If all the U.S. hotels planned in the lifestyle and soft-branded segments between 2024 and 2027 actually get built, it would mean 29% a year of pipeline growth on average. Color us doubtful.
U.S. hotel groups and developers have a red-hot interest in lifestyle hotels, soft-branded hotel collections, and independently-run boutique hotels. A new report suggests just how hot — even if actual development may not meet the loftiest goals.
Developers and hotel groups have proposed nearly 60,000 branded lifestyle and soft-branded boutique hotels to open between mid-2023 and 2027, according to an analysis by The Highland Group of CoStar’s STR data. These planned hotels — if they happen — would represent 29% annualized compound growth over the next four years.
“It’s highly unlikely this amount of development will come to fruition,” said Kim Bardoul, partner at The Highland Group, which released its Boutique Hotels: Mid-Year 2023 report this week.
“Lifestyle” hotels are franchises that typically include quirky decor, a bar, and a lounge area. (Think brands like Tempo by Hilton, Moxy by Marriott, and Thompson by Hyatt.)
“Soft-brand collections” include properties with their own name, storyline, and restaurants under management by a major hotel group. (Think “The Notary,” a former notary’s office in Philadelphia with 1920s decor that’s part of Marriott’s Autograph Collection.)
Between 2017 and 2022, the “branded boutique” segment averaged only 11% a year in new rooms, according to The Highland Group’s analysis of CoStar data.
That said, outsized growth has happened in the past. In 2017, actual openings of lifestyle hotels rose by 23%; soft-branded openings rose by 32%.
“I’m not saying it can’t happen, and yes, in some years past, there has been high growth by segment,” Bardoul said. “But this level of planned development feels excessive, for lack of a better word, given the history and our insights into the current macro and financing situation. Plus, a large portion of these properties is still in a proposal state. So I feel a little skeptical.”
In the first half of this year, 19,001 branded lifestyle and soft-branded rooms were under construction. If all of them open, they would add 11% to the branded boutique supply.
Indie boutiques aren’t included in the above supply numbers. For indie boutiques, STR said there are 4,227 rooms in construction, with a 2.8% expected growth in supply this year. Indie boutiques have a much smaller pipeline, at only 16,565 rooms.
Performance Drives Interest
The conventional wisdom is that the operators of traditional, generic properties have a number of advantages over boutiques. A key one is a more efficient cost structure thanks to getting volume discounts on furniture, furnishings, and technology.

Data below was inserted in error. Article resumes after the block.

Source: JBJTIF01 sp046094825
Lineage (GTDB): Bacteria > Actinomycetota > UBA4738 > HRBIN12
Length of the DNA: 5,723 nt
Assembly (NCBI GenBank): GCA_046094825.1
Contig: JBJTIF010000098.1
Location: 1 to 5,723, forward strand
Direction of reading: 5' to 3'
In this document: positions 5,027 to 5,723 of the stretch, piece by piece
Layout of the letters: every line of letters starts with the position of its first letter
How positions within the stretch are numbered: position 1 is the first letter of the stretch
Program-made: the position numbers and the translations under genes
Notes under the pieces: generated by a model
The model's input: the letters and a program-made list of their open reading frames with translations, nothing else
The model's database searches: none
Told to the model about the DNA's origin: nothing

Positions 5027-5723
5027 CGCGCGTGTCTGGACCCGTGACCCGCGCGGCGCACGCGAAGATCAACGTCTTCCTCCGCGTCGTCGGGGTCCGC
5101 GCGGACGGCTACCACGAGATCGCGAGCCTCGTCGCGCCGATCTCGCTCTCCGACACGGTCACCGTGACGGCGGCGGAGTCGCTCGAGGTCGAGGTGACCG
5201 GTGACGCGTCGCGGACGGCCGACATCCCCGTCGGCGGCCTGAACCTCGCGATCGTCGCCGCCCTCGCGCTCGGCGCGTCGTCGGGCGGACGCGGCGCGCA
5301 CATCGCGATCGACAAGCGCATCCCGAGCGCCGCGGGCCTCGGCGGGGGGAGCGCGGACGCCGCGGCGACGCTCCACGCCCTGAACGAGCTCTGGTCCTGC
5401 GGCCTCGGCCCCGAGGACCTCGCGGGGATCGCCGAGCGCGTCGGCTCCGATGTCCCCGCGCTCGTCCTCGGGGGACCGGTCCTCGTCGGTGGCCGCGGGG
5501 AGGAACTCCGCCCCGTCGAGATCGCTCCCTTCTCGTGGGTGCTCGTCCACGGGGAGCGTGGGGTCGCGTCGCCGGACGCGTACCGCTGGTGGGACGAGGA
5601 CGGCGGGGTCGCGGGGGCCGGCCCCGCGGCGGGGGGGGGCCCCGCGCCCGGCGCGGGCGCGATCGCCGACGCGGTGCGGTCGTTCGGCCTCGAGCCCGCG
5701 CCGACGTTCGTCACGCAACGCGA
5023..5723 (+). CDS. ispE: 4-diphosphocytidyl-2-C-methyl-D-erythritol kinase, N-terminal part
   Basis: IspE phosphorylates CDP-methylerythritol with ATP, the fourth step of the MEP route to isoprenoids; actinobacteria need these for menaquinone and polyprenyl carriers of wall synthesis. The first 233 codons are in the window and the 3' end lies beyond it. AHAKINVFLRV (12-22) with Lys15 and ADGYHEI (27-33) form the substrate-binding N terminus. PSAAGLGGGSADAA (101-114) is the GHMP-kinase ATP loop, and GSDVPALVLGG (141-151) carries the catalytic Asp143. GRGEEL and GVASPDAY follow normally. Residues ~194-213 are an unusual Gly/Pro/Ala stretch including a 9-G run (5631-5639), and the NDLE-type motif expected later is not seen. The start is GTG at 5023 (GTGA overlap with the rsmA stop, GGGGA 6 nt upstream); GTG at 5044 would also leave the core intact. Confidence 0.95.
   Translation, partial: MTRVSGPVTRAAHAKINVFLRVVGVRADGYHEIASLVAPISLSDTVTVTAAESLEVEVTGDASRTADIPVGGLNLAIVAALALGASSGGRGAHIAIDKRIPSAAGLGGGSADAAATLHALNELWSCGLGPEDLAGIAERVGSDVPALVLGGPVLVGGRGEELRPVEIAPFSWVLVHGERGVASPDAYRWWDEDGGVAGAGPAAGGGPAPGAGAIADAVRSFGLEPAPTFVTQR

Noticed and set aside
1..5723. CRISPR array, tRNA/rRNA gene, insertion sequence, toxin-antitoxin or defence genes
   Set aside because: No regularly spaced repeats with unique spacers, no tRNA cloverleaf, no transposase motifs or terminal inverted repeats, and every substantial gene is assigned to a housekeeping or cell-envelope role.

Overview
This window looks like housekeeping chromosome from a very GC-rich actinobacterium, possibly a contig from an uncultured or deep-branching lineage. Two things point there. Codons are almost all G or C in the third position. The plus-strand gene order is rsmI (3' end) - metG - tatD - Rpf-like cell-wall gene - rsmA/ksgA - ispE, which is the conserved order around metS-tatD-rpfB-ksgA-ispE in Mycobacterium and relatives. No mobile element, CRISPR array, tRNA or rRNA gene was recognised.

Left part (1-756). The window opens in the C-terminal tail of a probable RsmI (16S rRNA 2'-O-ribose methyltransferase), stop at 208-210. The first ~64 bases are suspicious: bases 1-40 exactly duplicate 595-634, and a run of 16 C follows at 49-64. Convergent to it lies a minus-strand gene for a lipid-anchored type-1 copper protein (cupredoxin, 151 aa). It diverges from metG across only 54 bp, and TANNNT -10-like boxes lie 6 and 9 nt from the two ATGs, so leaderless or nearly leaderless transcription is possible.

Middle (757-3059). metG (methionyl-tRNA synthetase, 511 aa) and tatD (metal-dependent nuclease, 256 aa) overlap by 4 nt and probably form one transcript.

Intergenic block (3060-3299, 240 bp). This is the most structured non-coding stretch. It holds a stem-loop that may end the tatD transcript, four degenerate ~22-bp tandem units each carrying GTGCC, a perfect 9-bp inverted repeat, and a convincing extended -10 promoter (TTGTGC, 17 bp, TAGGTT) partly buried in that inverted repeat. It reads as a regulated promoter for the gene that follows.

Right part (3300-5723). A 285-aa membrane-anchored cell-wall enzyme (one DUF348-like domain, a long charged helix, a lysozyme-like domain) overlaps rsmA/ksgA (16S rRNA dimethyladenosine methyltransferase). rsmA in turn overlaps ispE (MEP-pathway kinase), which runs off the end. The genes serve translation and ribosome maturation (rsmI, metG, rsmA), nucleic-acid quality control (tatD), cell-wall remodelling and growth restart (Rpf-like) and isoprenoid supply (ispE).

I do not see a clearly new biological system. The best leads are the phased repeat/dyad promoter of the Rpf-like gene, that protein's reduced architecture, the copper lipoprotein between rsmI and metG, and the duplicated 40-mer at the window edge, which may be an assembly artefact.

Still, developers are interested in lifestyle, soft-branded, and indie boutique hotels because of their recent positive financial performance. These properties generated an average revenue per available room of $175 in the first half of this year, compared to only $123 for U.S. hotels as a whole spanning from “upper midscale” to luxury.
And branded boutiques have been able to produce competitive profit margins.
For example, the Highland Group sampled STR data on 43 lifestyle hotels — including the brands AC, Aloft, Andaz, Canopy, Hotel Indigo, Hyatt Centric, and Kimpton. Last year, these hotels produced an average EBITDA margin of 28%. Numbers were similar for soft-branded hotels — such as Autograph and Curio — and indie boutiques.
Generic, traditional hotels had a similar range of EBITDA margins.
Why do hotel groups and developers seek out the complexity of branded boutique properties?
Bardoul cited two reasons. Flexibility and demand.
For soft-branded collections, in particular, developers like the cost advantage of not having to adhere to strict prescriptions on property design.
High demand appears to be another factor, once you factor out that many lifestyle and boutiques are located in urban areas that were slower to recover from the pandemic than elsewhere.
So whatever the supply growth ultimately is, the trendlines point upward.
“A segment of consumers wants more than a bed for the night,” Bardoul said. “Some guests want to feel immersed in a community or a storyline. A piece of local artwork, for example, or staff uniforms or even a menu item, could help create a sense of place.”
Have a confidential tip for Skift? Get in touch
Photo credit: A scene at the boutique hotel in the New York Catskills. Source: Urban Cowboy.